Qualcomm is the biggest chipset manufacturer in the world and Samsung was its second largest customer, but the South Korean company has decided to focus on its own line of processors and modems. In 2015, Qualcomm was expecting to have a 9 percent growth in revenues, but in reality, the full-year sales fell from $28.8 billion to $25.3 billion. One of the reasons might be the overheating issue which was brought along with the Snapdragon 810 chipset. Many mobile phone manufacturers didn’t want to be criticized by their fans and preferred by equip their flagships with alternative processors. And Samsung has worked on its most powerful processor, the Exynos 8 Octa 8890, which was introduced on the Galaxy S6, but the manufacturer continued to use it on the next flagships, such as Galaxy S6 Edge Plus and Note 5.

First of all, by using its own silicon, Samsung cuts manufacturing costs and can expand its chipmaking business, by selling its processors and modems to other companies who want an alternative to Qualcomm’s Snapdragon. Currently, according to IDC, Samsung is doing very well, as it controls around 24 percent of the global smartphone market, but the company isn’t limiting its business to making only chipsets and modems. Samsung’s plan is to produce application processors for other company’s next-generation smartphones, such as Apple’s A9 chips.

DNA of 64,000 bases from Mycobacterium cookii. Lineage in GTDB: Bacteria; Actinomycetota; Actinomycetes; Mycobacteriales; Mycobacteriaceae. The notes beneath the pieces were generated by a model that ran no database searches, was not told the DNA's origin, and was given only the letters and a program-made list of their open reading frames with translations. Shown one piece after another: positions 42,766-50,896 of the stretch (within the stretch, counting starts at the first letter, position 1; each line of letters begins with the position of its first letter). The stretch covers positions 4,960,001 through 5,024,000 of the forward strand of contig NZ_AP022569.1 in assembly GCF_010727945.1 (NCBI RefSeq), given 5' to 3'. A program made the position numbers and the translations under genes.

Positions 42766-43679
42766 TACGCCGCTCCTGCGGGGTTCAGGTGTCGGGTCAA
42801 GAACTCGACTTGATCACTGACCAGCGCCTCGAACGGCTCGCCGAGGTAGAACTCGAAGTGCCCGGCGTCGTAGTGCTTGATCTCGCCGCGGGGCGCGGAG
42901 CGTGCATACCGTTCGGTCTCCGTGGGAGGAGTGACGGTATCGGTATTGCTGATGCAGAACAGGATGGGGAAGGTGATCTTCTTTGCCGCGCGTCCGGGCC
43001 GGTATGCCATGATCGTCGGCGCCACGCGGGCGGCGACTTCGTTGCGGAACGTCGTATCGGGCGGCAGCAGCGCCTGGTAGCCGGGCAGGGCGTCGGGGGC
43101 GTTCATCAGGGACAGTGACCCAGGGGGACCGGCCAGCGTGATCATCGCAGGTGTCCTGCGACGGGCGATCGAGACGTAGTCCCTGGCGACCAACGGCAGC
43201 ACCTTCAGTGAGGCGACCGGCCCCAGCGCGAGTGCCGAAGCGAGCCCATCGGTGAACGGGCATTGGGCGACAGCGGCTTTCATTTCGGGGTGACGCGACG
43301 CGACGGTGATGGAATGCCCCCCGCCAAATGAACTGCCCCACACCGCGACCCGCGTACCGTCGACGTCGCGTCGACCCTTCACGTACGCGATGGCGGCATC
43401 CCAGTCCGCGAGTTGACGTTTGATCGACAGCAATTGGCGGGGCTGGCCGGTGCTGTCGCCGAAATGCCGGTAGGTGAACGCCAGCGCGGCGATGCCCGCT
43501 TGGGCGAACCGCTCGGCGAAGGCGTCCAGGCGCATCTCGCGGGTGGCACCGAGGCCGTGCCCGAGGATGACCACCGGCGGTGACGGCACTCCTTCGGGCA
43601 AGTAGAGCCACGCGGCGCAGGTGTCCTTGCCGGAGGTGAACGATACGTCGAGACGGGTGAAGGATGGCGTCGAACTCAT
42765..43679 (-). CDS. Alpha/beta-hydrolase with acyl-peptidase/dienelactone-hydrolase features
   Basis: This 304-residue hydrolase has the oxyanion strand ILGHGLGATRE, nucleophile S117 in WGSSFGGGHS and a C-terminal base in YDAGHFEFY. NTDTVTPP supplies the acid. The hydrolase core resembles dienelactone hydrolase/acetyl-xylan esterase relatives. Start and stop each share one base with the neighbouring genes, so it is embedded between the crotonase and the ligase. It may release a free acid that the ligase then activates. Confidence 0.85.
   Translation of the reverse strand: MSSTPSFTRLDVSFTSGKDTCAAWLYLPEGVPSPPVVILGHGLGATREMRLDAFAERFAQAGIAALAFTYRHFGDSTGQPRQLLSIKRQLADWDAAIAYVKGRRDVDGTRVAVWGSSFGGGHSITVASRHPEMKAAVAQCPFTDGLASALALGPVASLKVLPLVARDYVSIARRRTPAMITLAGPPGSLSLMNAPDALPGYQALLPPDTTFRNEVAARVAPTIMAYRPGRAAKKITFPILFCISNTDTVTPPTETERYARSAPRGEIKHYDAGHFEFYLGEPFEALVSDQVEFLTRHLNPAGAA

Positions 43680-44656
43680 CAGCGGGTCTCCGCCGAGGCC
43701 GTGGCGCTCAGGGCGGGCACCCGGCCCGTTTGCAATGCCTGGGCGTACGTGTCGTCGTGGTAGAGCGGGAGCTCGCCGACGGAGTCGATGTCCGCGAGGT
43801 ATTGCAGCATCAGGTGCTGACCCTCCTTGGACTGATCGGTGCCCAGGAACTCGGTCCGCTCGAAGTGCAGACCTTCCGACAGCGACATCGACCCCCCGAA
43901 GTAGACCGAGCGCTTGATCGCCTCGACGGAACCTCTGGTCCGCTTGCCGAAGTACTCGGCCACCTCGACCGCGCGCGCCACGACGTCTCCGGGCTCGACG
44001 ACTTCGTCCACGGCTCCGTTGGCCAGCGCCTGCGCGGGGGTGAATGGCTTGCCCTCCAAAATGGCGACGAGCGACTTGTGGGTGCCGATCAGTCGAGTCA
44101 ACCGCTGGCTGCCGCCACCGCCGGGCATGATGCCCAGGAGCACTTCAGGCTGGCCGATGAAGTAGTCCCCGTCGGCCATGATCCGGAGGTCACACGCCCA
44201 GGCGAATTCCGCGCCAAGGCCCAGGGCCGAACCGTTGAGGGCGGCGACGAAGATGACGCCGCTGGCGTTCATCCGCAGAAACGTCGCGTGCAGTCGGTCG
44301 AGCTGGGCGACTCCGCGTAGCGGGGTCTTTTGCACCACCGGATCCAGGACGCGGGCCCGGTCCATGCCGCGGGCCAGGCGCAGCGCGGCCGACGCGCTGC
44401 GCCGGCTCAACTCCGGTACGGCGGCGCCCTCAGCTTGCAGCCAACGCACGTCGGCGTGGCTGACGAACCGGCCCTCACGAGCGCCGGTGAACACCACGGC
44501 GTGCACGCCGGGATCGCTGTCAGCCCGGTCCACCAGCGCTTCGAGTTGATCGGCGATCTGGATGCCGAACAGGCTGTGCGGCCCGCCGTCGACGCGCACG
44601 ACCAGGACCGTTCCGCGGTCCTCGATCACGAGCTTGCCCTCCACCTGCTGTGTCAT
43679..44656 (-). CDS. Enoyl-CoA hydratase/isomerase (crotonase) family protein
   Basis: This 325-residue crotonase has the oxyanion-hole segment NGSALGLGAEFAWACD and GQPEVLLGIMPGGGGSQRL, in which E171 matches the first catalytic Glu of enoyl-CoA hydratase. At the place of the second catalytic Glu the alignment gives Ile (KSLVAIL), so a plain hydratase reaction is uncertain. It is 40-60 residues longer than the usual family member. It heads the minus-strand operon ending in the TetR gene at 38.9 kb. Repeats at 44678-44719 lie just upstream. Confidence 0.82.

Samsung’s profit rose eight percent in the last quarter and we are pretty sure that in the near future, other OEMs such as Meizu, will consider using Exynos processors to power their flagships.

Qualcomm’s so last minute with the touch-up for its next processor, Snapdragon 820, which is expected to be at least 30 percent faster than the 810 model and which will contain Kryo cores which will be paired with the Adreno 530 GPU and X12 LTE modem. According to Qualcomm, the Snapdragon 820 processor has secured over 60 design wins, but most likely, Samsung won’t be convinced to use it on its next Galaxy S7 flagships.

The upcoming Exynos 8 Octa is said to be 30 percent faster than its predecessor, as well, and will be 10 percent more efficient. It will be paired with ARM’s new Mali-T880MP12 and a new proprietary LTE modem. However, in early GeekBench 3 benchmarks, the results have shown that Apple’s A9 outperformed both the Snapdragon 820 and eight-core Exynos 8 Octa.

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